Wednesday, June 19, 2024

News and Ideas Worth Sharing


Tag: August

Celebrate Juneteenth with ‘Black Barbie’

The Netflix documentary directed by Lagueria Davis drops today.

NICK DILLER weather summary: August 2019, warm and dry

August was the third straight with much below average rainfall. The rivers and streams are showing it.

EYES TO THE SKY: Starlight, Sirius rising, and the dog days of summer

The summer return of the Dog Star is known as Sirius’ heliacal rising, an astronomical term indicating star rise close to sunrise.

NATURE’S TURN: Unwelcome cabbage white butterflies and dreaded cross-striped cabbage moths

Until last year, the imported cabbageworm – a soft, slightly fuzzy green worm – was the only cabbage-family pest most of us had experienced.

NATURE’S TURN: A full plate

Onions and potatoes, tomatoes and basil, cucumbers and kale, snap beans and zucchini fill dinner plates and overflow salad plates as the growing season peaks.

NICK DILLER: A hot August 28

A high temperature of 92 at 3:24 p.m. coupled with a dew point of 78 brought the heat index to 104.5.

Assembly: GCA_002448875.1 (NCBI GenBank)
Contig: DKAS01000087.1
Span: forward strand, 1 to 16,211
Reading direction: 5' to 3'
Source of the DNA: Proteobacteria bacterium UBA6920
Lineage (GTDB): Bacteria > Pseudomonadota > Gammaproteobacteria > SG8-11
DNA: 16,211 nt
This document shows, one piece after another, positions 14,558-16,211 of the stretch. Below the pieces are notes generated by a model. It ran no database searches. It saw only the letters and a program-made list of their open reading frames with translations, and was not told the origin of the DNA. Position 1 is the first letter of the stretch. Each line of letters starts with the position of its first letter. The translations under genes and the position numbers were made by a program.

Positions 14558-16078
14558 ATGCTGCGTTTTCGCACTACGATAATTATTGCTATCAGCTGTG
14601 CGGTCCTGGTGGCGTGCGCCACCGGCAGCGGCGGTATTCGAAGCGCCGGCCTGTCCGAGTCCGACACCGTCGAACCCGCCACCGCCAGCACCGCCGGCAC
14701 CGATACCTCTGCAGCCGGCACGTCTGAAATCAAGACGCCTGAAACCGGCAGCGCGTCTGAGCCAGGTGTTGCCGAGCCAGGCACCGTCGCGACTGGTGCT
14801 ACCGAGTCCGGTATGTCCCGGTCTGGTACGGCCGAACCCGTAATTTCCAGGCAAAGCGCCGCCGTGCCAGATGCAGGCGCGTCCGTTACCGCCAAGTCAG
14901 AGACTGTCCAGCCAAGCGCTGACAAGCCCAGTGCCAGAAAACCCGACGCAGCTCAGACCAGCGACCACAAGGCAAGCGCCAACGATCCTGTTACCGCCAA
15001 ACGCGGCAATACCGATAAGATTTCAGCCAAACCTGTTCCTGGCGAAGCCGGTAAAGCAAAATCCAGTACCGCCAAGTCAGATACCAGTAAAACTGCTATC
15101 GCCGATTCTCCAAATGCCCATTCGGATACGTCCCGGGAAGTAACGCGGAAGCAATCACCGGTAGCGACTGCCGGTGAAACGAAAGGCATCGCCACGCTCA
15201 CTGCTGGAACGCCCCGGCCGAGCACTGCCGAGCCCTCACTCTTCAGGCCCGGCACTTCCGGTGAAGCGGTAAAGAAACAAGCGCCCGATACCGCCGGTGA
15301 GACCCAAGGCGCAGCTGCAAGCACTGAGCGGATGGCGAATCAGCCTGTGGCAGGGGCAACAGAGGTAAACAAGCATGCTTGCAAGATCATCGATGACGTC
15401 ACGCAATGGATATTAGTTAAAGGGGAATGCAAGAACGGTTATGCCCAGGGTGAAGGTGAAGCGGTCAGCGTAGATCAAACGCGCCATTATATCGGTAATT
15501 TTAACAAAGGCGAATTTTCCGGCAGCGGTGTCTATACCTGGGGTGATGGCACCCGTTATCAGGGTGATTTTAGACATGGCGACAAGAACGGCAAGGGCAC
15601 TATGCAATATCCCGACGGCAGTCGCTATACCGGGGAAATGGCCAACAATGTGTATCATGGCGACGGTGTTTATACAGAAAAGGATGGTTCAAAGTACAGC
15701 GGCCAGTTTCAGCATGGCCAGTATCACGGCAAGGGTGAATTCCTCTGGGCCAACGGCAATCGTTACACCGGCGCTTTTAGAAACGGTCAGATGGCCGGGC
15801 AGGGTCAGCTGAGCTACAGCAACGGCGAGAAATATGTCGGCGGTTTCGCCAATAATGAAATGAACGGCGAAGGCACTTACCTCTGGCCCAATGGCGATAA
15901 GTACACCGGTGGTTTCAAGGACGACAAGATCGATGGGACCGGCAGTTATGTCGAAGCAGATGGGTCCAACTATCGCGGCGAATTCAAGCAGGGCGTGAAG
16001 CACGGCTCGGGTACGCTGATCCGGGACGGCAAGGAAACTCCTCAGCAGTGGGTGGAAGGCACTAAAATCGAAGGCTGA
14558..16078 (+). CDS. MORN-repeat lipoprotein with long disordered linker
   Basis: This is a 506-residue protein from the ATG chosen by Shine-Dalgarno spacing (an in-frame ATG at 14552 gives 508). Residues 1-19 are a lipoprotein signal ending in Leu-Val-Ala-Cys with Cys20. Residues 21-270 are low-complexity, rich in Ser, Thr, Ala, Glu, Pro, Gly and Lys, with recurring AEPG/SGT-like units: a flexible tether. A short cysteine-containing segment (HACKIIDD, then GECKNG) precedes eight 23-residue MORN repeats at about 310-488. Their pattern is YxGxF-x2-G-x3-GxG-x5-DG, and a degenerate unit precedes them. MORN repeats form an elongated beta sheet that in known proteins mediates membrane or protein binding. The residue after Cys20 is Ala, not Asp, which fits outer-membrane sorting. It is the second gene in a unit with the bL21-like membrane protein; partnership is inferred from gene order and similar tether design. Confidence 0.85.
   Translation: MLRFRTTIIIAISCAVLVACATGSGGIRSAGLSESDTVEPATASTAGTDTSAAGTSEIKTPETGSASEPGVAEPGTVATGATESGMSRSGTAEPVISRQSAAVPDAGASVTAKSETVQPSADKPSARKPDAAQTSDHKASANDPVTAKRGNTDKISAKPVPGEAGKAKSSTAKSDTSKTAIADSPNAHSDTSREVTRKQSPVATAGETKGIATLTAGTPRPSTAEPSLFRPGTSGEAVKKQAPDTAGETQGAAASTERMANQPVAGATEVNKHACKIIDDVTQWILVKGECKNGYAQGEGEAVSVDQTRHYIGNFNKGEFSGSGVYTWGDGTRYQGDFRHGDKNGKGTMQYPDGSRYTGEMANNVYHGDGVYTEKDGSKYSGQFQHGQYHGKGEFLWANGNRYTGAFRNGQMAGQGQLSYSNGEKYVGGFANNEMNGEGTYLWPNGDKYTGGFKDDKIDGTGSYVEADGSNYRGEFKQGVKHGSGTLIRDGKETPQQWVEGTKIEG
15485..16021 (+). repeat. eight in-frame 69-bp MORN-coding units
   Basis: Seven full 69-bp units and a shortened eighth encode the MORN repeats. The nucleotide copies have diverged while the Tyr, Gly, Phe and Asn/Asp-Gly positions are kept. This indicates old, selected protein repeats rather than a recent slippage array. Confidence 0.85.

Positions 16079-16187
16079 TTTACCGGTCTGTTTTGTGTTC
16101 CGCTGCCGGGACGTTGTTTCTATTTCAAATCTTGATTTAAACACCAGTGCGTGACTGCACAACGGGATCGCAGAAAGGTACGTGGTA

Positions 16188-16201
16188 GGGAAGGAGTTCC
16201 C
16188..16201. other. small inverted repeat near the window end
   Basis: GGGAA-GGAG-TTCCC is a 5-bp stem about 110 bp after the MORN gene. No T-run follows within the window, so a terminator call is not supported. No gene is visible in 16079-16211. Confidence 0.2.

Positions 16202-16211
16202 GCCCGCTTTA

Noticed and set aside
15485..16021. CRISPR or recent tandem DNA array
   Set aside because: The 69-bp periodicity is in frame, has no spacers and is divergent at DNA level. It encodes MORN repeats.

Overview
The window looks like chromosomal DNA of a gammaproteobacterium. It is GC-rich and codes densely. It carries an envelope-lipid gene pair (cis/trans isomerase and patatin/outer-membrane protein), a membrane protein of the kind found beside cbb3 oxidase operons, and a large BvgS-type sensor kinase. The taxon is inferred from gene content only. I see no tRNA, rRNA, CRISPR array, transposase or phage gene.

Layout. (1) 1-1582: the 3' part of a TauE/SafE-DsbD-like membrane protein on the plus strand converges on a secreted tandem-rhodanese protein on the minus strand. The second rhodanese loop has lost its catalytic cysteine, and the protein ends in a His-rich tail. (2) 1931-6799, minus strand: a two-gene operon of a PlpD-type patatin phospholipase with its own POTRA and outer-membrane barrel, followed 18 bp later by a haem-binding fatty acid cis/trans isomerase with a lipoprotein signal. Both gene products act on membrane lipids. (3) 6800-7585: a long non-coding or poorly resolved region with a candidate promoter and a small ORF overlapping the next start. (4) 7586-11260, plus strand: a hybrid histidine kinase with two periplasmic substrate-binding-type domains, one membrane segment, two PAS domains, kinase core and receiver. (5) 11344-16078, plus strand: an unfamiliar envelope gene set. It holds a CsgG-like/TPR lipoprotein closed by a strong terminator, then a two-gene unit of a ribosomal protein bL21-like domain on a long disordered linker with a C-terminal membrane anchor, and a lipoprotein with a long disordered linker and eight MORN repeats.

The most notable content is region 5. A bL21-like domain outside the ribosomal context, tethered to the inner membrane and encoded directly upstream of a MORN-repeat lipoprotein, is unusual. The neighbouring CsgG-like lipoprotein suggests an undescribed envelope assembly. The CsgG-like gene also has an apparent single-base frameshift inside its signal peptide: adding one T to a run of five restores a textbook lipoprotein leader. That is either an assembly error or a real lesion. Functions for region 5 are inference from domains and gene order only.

NATURE’S TURN: Harvest and reseed. Revel in flowers, relish fruits

Among the late summer bloomers in my landscape are a fragrant heirloom phlox, Japanese anemone, Oswego tea, Russian sage and New York ironweed, all perennials.

Nick Diller weather summary: August 2017, cool and dry

Rainfall totaled 3.36 versus the average 4.20 inches. But once again, it did not feel drier and cooler because of moderate to extreme humidity.

Nick Diller weather summary: August 2016, dry as a bone – and hot           

Since Memorial Day Weekend rainfall has totaled 8.36 inches compared to an average of 13.4.

NATURE’S TURN: The gardener’s art — gathering visions and vegetables

There’s still time to plant more radishes and broadcast seeds of lettuce, spinach and Asian greens in beds where alliums, spring beets and potatoes grew.

NATURE’S TURN: An August garden — a magic kingdom

Now’s the time to be delirious with just-picked, all-you-can-eat garden fare and the promise of produce for the seasons ahead.

BOB GRAY: Farewell(s) to summer

In its finality, August, by my lights, lives a double life: a brazen, wilting day at first, a day as crisp as October the next.

The Edge Is Free To Read.

But Not To Produce.